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Stimulus: Economic Boon or Bloated Bust?

BU experts pick apart the plan

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Last week, in the face of solid Republican opposition, the House voted to approve the $819 billion economic recovery plan put forth by the Obama administration. This week the plan moves to the Senate, where Majority Leader Harry Reid (D-Nev.) has expressed hope that an amended and even more complex package of tax cuts and federal spending will be approved by Friday.

Advocates of the plan say it will create more than three million U.S. jobs, provide tax cuts for most Americans, and stimulate vital sectors of the economy, such as energy and health care. Critics say the proposed tax cuts do not go deep enough and argue that too much of the plan is intended to support Democratic policy goals rather than to jump-start the economy.

BU Today asked seven faculty members, all experts in the areas they address, what the plan has going for it and what still needs to be considered.

Wendy Mariner, School of Public Health professor of health law,bioethics, and human rights, School of Law professor of law, and Schoolof Medicine professor of sociomedical sciences and community medicine,on health care.
The stimulus package passed in the House allocates $20 billion to modernize the health-care system by computerizing the nation’s medical records in the next five years, and that could help physicians improve the quality of care, but won’t be likely to result in substantial cost savings.

They also create an extraordinarily rich database of personal medicalinformation that both government and commercial businesses will want to mine, while the public may fear the end of privacy in one’s medical records.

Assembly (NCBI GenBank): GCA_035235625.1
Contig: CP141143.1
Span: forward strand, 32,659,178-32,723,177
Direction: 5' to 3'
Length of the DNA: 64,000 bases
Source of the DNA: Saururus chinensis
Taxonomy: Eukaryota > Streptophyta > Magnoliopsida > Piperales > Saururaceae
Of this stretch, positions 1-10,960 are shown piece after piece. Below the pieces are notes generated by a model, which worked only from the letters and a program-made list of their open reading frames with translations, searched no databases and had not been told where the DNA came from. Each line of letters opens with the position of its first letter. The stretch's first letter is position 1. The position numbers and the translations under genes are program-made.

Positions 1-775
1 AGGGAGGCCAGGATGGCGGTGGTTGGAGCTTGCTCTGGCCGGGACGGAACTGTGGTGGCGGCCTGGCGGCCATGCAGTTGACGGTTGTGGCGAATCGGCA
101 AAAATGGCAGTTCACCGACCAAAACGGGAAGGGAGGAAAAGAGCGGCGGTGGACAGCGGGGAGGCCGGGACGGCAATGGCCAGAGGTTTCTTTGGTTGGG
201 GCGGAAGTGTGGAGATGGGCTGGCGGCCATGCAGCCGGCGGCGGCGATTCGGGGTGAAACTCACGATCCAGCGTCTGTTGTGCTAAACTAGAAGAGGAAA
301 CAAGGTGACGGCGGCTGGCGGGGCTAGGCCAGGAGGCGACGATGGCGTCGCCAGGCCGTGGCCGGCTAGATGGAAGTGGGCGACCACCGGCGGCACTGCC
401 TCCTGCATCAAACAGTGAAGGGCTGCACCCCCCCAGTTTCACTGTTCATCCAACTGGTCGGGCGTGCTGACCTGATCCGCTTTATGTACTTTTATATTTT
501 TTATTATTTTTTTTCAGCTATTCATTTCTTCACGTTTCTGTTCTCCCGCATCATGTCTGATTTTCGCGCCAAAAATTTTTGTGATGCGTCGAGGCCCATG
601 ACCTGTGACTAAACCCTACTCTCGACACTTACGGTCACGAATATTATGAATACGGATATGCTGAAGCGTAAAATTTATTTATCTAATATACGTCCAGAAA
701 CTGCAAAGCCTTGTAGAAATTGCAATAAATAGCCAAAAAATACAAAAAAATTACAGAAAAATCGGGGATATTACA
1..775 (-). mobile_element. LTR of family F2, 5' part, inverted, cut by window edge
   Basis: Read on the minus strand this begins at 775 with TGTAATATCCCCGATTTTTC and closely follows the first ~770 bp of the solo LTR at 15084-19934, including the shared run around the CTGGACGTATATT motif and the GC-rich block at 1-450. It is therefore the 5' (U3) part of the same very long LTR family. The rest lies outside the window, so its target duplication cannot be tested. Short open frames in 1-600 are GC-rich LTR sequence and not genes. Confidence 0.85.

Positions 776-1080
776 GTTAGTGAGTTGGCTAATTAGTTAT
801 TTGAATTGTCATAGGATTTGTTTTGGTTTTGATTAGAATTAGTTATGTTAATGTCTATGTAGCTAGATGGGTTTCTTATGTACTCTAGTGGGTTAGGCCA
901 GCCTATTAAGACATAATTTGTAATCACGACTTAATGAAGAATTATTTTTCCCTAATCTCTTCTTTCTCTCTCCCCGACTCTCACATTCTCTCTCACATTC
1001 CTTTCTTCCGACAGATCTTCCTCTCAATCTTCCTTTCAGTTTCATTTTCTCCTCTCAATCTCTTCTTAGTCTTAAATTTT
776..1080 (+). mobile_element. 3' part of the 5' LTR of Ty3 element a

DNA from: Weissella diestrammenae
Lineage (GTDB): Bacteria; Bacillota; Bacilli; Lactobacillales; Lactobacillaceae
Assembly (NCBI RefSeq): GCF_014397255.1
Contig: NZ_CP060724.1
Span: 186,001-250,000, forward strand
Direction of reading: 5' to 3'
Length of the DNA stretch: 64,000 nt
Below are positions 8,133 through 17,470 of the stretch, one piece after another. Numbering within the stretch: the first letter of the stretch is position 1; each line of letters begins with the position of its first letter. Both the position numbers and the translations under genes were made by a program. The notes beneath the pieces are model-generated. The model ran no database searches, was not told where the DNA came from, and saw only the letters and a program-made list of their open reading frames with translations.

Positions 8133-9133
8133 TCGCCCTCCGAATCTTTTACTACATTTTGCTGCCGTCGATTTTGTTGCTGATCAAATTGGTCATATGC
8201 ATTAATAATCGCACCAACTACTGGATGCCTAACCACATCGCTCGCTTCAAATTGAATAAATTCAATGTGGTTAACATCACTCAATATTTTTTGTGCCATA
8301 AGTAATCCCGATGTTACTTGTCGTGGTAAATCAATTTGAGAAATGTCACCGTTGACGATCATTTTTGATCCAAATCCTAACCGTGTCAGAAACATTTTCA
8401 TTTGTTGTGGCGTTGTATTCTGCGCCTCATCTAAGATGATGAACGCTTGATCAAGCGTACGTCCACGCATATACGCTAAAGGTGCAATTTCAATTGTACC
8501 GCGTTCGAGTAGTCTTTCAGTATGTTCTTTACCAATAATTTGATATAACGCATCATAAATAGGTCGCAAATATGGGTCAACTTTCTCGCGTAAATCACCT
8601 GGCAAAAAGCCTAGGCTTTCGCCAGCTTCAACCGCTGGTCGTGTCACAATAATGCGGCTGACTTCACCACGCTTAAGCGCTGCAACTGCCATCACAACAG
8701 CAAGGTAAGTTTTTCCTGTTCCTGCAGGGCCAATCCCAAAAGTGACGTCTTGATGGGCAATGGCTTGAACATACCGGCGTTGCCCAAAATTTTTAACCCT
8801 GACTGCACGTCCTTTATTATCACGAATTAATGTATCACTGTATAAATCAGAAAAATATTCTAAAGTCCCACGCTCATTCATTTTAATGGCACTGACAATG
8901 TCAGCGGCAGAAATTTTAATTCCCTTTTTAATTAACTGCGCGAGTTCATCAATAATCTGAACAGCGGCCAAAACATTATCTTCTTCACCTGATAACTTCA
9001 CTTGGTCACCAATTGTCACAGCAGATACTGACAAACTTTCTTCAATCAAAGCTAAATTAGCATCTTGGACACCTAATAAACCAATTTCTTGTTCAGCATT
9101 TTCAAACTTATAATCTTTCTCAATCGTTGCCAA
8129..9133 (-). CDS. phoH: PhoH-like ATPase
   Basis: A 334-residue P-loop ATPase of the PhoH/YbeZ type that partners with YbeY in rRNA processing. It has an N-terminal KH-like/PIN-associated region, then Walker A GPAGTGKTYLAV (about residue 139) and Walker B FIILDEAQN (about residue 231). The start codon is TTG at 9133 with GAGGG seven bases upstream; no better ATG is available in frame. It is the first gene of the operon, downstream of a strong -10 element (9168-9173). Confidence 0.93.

I welcome the $16 billion proposed for investments in science facilities and research. But as public citizens, we should also recognize that this can be a double-edged sword — research generates ways to save lives and improve the quality of life, but also produces technologies that increase the cost of health care.

I think the most valuable health-care provisions are those expanding access to care, even indirectly through insurance coverage. A healthy population is a resilient and productive population. More importantly,the measure of our civilization is how we treat those who are unable to care for themselves.

Adil Najam, Frederick S. Pardee Professor of Global Public Policyand College of Arts and Sciences professor of international relationsand of geography and environment, on green energy.
I think the green components of the stimulus package are very well thought out. There’s a clear focus on using the stimulus to set theright course for the long-term future. Green energy is not just investment in new, renewable energy sources; it’s also conservation steps within the larger infrastructure spending. Ultimately, reducing the waste of dirty energy is as important as creating new clean energy. So, for example, the school improvements program, which includes major energy-saving investments, not only creates immediate jobs in construction, but it invests in reducing energy waste — today as well as in the long term. These savings themselves add to the stimulus, because they are additional dollars available for better uses.

The impact on the economy of going green is two fold. First, in terms of immediate jobs created. Second, in making us competitive and leaders in the new global economy that is already emerging. In terms of immediate impact, I would include in that the jobs created to make buildings more efficient — for example, workers employed to better insulate school buildings and make them more energy-efficient. To me, those are green jobs as much as are jobs for scientists researching new carbonsequestration techniques.

On new energy sources, I hope that the actual spending will significantly focus on research and development of new technologies andremoving some of the hurdles to wind and solar. Of special importance is the development of a grid that can utilize the potential that exists— this would give us immediate infrastructure jobs and place us on a more sustainable energy trajectory for the future.

Enrique Silva, Metropolitan College assistant professor of city planning and urban affairs, on infrastructure.
As an urbanist, I think of infrastructure broadly, including housing, schools, water and sewer systems, and electric grids — the bones of any city. But this stimulus plan addresses infrastructure more narrowly. The bulk of it is for highways, with a much smaller fraction for railand other mass transit.